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Trick or treat? What we never knew about the Halloween candy supply chain IBM Supply Chain and Blockchain Blog

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trick or treatingThe National Confectioners Association survey from last month shows 82% of Americans are NOT afraid to celebrate Halloween this year which is sweet news for retailers. Their annual survey reveals consumers will spend USD 324 million on Halloween candy (up a monstrous 48% from last year). So what’s the trick? Will the shelves be bare before the goblins come out?

The threat of empty shelves has haunted customers and retailers alike creating a tricky situation for businesses. Companies like Walmart and Lowes prepared for Halloween by ordering more product and stocking their shelves early. This year all ages — not just kids — are celebrating Halloween and the fright of candy and costume shortages are driving consumers to buy early.

Enough of the scary news. Focusing on the biggest treat for consumers this year is seeing how the candy industry is becoming more transparent with its supply chain, more responsible with its sustainability practices and more committed to making the world a safer and better place.

Learn how your supply chain can be ready for the biggest days of the year

Reese’s Peanut Butter Cups does “good” across the globe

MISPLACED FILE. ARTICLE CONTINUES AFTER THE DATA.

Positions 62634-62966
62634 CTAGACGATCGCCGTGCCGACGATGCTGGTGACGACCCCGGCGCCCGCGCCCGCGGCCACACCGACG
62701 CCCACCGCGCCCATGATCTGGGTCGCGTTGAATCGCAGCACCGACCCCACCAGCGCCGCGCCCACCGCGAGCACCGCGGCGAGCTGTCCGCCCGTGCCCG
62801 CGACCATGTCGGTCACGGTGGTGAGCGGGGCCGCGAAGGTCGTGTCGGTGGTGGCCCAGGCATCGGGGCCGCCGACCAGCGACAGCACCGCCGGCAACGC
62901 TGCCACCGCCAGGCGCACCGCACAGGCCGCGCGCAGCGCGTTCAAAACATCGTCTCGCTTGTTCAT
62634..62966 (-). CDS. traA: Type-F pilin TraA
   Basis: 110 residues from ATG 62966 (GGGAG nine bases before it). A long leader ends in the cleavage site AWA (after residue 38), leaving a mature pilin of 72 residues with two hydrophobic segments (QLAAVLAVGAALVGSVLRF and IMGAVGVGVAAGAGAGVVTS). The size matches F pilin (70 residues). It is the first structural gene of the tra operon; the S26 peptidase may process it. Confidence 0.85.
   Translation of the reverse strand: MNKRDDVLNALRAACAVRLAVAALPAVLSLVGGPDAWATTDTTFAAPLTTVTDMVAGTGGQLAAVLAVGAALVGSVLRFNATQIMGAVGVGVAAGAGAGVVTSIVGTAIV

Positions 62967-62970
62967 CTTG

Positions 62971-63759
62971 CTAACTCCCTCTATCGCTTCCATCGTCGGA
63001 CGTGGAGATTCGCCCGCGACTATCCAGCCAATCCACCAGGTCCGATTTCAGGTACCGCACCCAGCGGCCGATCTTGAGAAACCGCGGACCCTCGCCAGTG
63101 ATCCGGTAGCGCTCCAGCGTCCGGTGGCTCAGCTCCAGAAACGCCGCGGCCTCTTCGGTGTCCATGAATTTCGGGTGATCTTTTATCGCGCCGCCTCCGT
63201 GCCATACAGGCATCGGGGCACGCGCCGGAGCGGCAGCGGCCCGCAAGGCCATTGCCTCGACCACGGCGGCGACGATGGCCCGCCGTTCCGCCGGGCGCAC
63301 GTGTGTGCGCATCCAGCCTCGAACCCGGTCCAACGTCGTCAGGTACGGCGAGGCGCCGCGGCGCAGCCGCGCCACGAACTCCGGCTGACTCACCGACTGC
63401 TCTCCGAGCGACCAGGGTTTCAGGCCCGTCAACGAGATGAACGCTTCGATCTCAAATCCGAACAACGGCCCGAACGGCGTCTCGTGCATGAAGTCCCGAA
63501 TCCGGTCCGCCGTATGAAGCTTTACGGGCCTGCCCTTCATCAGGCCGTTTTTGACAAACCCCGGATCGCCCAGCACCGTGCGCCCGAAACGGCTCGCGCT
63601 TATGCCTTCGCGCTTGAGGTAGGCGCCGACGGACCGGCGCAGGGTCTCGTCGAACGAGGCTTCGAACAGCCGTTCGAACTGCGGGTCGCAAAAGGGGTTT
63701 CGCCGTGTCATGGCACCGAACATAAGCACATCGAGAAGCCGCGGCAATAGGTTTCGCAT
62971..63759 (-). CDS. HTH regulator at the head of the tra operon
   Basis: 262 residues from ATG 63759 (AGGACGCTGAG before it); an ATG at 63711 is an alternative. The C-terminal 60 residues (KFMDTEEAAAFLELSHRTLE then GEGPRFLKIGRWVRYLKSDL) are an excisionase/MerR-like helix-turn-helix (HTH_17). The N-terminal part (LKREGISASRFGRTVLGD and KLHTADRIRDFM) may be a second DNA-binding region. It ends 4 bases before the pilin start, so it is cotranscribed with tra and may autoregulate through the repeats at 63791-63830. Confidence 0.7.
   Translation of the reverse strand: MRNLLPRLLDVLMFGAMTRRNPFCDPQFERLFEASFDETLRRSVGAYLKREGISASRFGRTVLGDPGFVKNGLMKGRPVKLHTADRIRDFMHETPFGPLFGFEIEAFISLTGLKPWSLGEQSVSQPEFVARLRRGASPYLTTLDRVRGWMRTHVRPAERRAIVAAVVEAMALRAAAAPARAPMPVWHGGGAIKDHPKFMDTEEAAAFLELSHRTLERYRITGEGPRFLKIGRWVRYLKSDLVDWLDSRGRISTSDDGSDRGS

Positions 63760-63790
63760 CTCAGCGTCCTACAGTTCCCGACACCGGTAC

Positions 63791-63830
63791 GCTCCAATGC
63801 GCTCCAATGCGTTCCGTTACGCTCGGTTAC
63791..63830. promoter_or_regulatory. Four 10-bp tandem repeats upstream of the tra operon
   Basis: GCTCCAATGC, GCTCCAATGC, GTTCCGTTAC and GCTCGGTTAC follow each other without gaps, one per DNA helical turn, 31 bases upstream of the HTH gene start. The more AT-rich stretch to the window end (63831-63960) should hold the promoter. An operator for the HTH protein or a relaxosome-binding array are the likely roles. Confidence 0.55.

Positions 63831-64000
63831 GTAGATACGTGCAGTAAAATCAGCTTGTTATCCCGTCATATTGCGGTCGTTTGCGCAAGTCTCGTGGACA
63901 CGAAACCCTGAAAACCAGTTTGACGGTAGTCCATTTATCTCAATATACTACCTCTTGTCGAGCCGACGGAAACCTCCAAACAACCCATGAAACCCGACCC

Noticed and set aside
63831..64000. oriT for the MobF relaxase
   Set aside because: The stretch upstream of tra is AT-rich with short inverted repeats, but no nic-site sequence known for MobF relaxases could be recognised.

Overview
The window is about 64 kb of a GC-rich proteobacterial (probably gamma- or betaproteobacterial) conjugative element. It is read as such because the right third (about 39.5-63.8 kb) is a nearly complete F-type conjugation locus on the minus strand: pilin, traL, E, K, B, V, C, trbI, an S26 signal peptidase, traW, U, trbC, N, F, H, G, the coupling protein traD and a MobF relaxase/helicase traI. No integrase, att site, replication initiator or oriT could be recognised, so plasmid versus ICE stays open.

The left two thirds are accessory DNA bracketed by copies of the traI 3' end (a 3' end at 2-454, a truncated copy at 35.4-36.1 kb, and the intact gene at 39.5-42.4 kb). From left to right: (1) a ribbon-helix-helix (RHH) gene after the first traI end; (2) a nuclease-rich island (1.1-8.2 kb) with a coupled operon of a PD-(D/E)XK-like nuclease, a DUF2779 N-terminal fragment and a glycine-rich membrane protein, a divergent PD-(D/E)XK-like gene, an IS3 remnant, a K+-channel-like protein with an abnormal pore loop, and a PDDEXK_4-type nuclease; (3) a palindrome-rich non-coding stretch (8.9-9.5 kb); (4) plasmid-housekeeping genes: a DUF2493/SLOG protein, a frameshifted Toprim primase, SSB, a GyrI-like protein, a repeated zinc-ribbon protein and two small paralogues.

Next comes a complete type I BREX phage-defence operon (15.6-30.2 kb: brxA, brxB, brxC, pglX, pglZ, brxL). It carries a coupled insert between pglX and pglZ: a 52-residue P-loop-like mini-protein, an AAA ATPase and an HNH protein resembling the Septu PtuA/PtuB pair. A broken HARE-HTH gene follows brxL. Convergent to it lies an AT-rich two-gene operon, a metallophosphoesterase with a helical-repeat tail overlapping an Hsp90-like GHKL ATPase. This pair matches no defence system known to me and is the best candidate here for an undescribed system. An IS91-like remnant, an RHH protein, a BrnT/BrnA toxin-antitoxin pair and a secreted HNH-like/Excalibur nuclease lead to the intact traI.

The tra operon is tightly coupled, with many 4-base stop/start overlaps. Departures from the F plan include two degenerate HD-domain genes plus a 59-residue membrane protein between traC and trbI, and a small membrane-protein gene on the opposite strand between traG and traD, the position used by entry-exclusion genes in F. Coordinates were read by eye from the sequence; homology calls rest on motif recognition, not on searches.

Reese’s ranks as America’s all-time favorite Halloween treat by a landslide, it has been #1 for a few years. Filled with peanuts and surrounded by chocolate, how and what makes this candy taste so good? We think it’s the ethically sourced ingredients.

Thanks to the popularity of Reese’s Peanut Butter Cups (and other yummy peanut products), Hershey’s is one of the largest buyers of peanuts from the United States, purchasing from peanut farms across the south. With global offices and manufacturing plants all over the world, Hershey’s is taking a leadership role in making long-term commitments to ethical business practices within their supply chain. They successfully initiated a policy across their entire supply chain from Asia to Canada to use only cage free eggs by the end of 2020.

Being responsible also means offering transparency into their business practices by sharing the data and insights collected on their agriculture, transportation, manufacturing and partnerships. Check out this map to see the Reese’s Peanut Butter Cups supply chain — where the ingredients are farmed, from who, and how far it is transported — before it gets dropped into your Halloween bag.

Can you trust your Halloween Candy? With IBM Food Trust the answer is yes! Because IBM technology offers insights to the direct source of the ingredients, visibility into time, shipping, and tracking at all touchpoints:

  • An ecosystem of producers, suppliers, manufacturers to create a safer and more sustainable food ecosystem
  • Clearly indicate where ingredients are sourced
  • Build trust in the brand